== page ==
Trailing Barack Obama in Chicago harder than you'd think, says Adrian Brijbassi
Adrian BrijbassiCHICAGO — It was blazing hot Saturday - nearly 40C - and it was a great day to stay inside in the a/c, but Travel Editor Jim Byers would have a conniption if I spent the afternoon watching the Cubs and eating room service, (note to Adrian from the boss; you're damned right!) so, out to Navy Pier I went and then to the south side to look up the address of the most powerful man on earth.
When I got to Hyde Park, I had to ask, where is the guided Barack Obama tour? There is a bike tour but — as far as anyone I’ve spoken to knows — Chicago doesn’t have a walking tour devoted getting up close to the U.S. president's haunts. It seems to me like someone could probably make some money if they started one.
Despite his tumbling approval ratings, Obama remains hugely popular, inside and out of his own country. No matter how far his political popularity plummets, he will always be a monumental historic figure.
The fact that his formative years as a politician took place in Chicago makes America’s second-largest city the No. 1 spot for Obama fans, acolytes, historians and political wonks to visit. Among the many unique things about Obama is the fact he lived in a big city prior to reaching the White House. Recent American presidents have come from places like Crawford, Texas, and Little Rock, Arkansas — not spots on any traveller’s bucket list.
Although Ronald Reagan spent years in Los Angeles prior to residing in California’s capital, Sacramento, as governor, he was an established Hollywood star moving in exclusive circles. Obama, on the other hand, was a cool dude about town, working hard to cultivate an everyman demeanour while also trying to show he could stand apart as a leader. No easy feat, but he pulled it off.
For now, you’ll have to go with this ad-hoc list put together with the help of the Chicago Tribune and Timeout Chicago magazine. So, here’s a list of top 10 Barack Obama sites in the Windy City.
1. Spiaggio (980 North Michigan Ave.). The top-rated Italian restaurant in Chicago by many publications, Spiaggio remains a fave spot of Barack and Michelle. It’s where he celebrated his Nov. 4, 2008 victory that made him the first black president in U.S. history. www.spiaggiarestaurant.com
2. Trinity United Church of Christ (532 W. 95th St.). The Obamas were married here on Oct. 3, 1992. The church, though, is more famously known for being the place where Candidate Obama’s presidential campaign nearly derailed, thanks to inflammatory comments by Jeremiah Wright, the church’s reverend. www.tucc.org
3. The Chase Tower (10 S. Dearborn St.). This is where Barack met Michelle and a love story was sparked. He was a summer intern from Harvard and she was his mentor at the law firm of Sidley & Austin, which is now across the street at 1 S. Dearborn St.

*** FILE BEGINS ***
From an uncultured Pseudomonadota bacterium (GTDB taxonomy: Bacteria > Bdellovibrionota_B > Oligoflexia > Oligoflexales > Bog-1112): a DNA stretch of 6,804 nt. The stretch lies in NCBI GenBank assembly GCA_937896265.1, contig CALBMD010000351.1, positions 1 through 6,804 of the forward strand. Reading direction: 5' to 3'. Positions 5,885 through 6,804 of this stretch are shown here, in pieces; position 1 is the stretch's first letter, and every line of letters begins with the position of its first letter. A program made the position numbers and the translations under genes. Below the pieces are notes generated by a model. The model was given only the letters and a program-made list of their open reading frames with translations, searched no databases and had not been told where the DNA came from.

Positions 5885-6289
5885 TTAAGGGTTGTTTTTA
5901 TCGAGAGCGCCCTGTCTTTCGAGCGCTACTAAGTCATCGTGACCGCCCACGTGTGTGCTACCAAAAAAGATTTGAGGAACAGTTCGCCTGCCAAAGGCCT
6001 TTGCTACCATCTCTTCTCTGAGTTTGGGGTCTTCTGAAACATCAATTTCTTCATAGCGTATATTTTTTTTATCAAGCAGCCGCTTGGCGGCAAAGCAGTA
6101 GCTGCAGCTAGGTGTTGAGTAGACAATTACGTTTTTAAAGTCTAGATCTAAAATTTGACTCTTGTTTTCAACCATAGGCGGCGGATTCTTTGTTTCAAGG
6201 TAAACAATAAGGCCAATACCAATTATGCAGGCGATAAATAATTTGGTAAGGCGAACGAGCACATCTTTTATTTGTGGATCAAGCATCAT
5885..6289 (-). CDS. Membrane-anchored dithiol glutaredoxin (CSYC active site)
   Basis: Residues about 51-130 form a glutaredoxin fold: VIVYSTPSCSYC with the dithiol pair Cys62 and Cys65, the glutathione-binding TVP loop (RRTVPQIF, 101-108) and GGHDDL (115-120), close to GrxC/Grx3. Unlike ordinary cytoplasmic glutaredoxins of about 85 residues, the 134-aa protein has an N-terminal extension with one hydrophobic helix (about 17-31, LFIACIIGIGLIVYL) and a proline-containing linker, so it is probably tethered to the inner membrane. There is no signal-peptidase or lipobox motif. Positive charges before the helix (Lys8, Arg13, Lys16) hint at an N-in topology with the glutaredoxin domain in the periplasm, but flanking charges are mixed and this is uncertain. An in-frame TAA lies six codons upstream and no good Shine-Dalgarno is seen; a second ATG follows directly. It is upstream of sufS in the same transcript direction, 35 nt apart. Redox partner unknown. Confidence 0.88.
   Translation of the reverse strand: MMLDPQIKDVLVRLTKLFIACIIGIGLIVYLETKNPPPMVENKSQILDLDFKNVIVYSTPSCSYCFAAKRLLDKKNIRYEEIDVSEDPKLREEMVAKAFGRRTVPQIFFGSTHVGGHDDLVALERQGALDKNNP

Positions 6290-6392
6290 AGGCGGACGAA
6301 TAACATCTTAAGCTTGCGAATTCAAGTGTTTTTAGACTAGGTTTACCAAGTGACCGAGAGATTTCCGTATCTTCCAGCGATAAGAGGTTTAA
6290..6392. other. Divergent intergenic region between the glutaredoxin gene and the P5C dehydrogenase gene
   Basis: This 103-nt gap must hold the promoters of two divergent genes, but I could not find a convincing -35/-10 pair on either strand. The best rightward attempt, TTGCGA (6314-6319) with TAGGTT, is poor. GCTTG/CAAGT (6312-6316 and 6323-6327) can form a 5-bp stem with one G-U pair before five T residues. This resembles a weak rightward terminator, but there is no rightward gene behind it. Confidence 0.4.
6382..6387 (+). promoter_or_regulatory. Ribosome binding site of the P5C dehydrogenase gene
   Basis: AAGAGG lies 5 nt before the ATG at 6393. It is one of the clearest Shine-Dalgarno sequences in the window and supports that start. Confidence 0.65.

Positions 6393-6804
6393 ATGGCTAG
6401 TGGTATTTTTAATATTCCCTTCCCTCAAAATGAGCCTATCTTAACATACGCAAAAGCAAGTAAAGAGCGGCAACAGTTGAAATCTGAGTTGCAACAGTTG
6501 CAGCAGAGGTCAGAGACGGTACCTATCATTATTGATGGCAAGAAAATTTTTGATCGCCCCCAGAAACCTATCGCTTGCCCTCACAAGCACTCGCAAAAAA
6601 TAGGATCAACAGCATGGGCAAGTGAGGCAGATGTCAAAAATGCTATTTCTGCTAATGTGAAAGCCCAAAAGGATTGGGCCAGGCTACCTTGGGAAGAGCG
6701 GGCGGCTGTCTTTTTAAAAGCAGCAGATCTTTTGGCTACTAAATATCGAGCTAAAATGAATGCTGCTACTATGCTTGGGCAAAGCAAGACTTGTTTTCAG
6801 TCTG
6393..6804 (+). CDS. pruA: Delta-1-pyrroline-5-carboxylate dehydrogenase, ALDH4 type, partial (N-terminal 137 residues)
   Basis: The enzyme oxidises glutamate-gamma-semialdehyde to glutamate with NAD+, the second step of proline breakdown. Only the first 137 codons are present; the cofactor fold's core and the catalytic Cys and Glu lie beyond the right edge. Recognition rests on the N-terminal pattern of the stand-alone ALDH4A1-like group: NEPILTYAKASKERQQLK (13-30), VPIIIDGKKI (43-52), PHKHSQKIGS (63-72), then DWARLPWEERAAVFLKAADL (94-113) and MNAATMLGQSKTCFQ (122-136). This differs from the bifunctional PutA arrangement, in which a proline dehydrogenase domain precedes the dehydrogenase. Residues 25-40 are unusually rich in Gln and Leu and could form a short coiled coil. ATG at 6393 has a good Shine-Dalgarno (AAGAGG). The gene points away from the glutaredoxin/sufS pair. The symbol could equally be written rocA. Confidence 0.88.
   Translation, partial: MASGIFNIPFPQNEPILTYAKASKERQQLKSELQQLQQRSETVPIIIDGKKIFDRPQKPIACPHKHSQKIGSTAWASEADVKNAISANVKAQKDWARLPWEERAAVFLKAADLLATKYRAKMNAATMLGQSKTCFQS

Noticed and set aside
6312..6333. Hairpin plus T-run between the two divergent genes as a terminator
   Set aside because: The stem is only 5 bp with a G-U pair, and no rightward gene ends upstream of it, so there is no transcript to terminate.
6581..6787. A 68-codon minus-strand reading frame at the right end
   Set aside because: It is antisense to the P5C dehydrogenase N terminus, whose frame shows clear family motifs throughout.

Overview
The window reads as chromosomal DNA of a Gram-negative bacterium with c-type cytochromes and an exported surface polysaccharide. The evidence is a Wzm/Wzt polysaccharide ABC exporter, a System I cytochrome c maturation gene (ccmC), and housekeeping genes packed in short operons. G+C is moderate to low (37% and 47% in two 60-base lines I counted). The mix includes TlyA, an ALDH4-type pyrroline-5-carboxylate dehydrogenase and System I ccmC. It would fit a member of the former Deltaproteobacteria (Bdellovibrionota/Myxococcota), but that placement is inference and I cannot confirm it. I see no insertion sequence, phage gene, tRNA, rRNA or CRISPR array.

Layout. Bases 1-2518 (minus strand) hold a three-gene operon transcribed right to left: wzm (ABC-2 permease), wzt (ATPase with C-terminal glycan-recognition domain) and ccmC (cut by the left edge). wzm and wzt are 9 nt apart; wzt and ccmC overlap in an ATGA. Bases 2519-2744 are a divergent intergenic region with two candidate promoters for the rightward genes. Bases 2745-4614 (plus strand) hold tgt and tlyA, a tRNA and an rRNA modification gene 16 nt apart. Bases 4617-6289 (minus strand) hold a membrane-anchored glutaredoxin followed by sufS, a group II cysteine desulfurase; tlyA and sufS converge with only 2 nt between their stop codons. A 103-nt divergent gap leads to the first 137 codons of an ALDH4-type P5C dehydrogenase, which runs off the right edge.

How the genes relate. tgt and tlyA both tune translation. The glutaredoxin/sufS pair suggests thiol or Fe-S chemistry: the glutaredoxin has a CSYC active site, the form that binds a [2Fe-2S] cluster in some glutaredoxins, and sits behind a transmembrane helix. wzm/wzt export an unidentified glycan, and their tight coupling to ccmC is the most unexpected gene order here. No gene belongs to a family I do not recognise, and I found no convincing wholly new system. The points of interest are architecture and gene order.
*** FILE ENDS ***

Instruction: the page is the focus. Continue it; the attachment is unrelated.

4. Baskin-Robbins Hyde Park franchise (1400 E. 53rd St.). Outside of here, Barack first kissed Michelle, according to his autobiography, Audacity of Hope. Her kiss tasted like chocolate, he wrote. No word on whether the prez’s next book will be a Harlequin romance.
5. Hyde Park Hair Salon and Barber Shop (1464 E. 53rd St.). Perhaps young Barack got that first kiss because he was finely coiffed, thanks to his favourite barber at this spot just down the road from the Baskin-Robbins. www.hphschicago.com
6. University of Chicago Law School (1111 E. 60th St.). Obama taught law from 1993-2003, with several classes taking place in the Harry A. Bigelow lecture hall. www.law.uchicago.edu
7. The Obama home (5046 South Greenwood Ave.). The 6,199-square-foot mansion may not be the White House, but it’s still pretty swank. You can go into its neighbourhood and also see the nearby Kenwood Estates property that was part of a controversial property deal involving a Chicago businessman criticized for being unscrupulous. It’s easy to spot where the million-dollar Obama home is, just look for the Secret Service. Just don’t expect to get too close.
8. Valois (1518 E 53rd St). If Spiaggio is too pricey, then try this cafeteria-style spot where Obama used to frequent before he could afford to live in Kenwood. University professors and students eat here, as do many others in the area. www.valoisrestaurant.com9. U.S. Cellular Field (333 West 35th Street). Formerly New Comiskey Park, this major-league stadium is home to the White Sox, the president’s favourite baseball team. (The ballpark experience is probably better at Wrigley, though.) chicago.whitesox.mlb.com
10. Grant Park (901 S. Columbus Drive). On this public space, named after Ulysses S. Grant and referred to as “Chicago’s front yard”, Obama gave his rousing acceptance speech near midnight after beating Republican John McCain and winning the presidency.
Thanks, Adrian. Good stuff. Have a beer today on me. - Jim